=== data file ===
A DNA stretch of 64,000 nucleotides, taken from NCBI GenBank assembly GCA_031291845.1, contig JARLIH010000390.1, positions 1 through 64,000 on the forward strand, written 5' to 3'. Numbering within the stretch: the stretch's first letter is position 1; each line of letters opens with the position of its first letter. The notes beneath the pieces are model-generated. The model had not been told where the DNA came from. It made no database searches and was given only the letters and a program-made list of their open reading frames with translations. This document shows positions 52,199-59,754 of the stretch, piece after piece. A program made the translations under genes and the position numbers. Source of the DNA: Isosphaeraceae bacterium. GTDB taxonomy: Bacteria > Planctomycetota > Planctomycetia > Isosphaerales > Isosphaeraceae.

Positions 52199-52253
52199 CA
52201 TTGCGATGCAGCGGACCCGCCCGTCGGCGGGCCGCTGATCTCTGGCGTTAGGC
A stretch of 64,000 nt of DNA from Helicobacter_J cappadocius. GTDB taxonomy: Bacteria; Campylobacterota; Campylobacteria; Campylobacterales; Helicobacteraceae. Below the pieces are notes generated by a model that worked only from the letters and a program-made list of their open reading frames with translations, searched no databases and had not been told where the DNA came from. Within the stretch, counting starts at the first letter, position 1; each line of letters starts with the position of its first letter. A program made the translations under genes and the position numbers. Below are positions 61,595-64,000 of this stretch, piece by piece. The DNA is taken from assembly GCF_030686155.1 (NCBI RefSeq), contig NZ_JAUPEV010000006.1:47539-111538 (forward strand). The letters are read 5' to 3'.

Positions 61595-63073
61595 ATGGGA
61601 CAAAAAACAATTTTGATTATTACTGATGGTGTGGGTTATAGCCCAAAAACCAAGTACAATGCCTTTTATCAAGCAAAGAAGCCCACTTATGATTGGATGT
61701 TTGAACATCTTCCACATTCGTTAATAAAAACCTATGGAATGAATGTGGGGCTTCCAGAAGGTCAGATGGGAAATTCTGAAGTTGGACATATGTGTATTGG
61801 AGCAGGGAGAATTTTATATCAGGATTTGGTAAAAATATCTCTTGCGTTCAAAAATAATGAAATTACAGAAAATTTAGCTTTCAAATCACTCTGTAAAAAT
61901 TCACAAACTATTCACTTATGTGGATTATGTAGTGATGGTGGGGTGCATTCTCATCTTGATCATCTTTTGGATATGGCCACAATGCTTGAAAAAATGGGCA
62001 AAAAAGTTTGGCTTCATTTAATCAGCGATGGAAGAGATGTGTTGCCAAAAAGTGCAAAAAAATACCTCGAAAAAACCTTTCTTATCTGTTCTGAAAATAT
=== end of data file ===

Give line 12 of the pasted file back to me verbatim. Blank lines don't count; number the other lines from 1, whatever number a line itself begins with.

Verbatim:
62001 AAAAAGTTTGGCTTCATTTAATCAGCGATGGAAGAGATGTGTTGCCAAAAAGTGCAAAAAAATACCTCGAAAAAACCTTTCTTATCTGTTCTGAAAATAT